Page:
In the university that I am working, which is more technically than research oriented, they want me to publish one of my past articles in a faculty magazine that they are planning to print. I have chosen one from the IEEE, and I have read that they have that possibility. I would like to know if I should mention that to my other co-authors or is it not necessary?

Thanks for your help


1 Answer 1



As a courtesy, one should always inform co-authors of such things. One doesn't necessarily expect replies (since no action is required...), but one is taking action on "property" that is partially "owned" by other people, so some notification, or even request for permission (which would presumably be unhesitatingly granted), is entirely reasonable.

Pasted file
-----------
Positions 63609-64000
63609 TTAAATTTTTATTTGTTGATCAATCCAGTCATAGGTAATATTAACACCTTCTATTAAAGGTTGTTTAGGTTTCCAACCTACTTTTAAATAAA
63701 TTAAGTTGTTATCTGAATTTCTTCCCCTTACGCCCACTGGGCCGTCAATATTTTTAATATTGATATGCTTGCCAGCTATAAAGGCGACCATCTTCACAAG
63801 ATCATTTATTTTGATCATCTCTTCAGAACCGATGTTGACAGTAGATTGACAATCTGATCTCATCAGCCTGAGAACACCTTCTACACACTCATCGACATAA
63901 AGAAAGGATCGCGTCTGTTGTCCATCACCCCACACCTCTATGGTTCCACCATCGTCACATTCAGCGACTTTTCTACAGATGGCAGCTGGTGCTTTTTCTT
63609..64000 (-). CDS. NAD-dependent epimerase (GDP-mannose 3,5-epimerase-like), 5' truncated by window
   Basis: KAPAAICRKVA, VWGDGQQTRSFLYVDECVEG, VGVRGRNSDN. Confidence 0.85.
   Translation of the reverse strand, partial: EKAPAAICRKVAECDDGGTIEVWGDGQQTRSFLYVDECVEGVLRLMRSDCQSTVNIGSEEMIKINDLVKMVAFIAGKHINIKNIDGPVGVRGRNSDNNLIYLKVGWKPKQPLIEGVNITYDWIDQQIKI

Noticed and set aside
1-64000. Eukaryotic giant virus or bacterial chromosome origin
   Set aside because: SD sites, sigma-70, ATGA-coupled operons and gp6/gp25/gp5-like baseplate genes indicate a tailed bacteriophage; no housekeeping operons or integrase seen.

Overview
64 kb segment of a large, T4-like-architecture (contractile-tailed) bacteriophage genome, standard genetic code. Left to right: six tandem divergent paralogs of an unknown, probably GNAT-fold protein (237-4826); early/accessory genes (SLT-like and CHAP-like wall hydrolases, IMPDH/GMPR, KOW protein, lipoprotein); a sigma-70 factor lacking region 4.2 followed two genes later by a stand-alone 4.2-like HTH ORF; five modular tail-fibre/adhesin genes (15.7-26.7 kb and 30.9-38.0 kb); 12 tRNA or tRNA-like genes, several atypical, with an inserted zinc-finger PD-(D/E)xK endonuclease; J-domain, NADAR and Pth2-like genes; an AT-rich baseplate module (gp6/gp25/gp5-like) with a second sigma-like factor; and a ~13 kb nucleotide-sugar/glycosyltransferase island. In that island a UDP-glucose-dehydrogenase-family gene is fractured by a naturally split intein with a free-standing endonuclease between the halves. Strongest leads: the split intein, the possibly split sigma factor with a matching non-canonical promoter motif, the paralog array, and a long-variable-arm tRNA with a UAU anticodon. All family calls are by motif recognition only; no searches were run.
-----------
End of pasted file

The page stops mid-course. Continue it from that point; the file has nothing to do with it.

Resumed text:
• 13
    in other words, if "your" paper has co-authors, it's not really "yours" :)
    – Suresh
    Nov 20, 2013 at 23:07
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    I thoroughly agree, and this issue can arise even with a single author. One of my papers was reprinted in a book without anyone telling me. (The publisher gave the book's editors legal permission to reprint it, and I guess the publisher thought the editors had already discussed it with me, while the editors assumed the publisher would notify me.) This didn't cause much harm, but it did embarrass me a little: the first time anyone asked me about the book, I confidently explained that they must be thinking of someone else's paper. Nov 21, 2013 at 1:04

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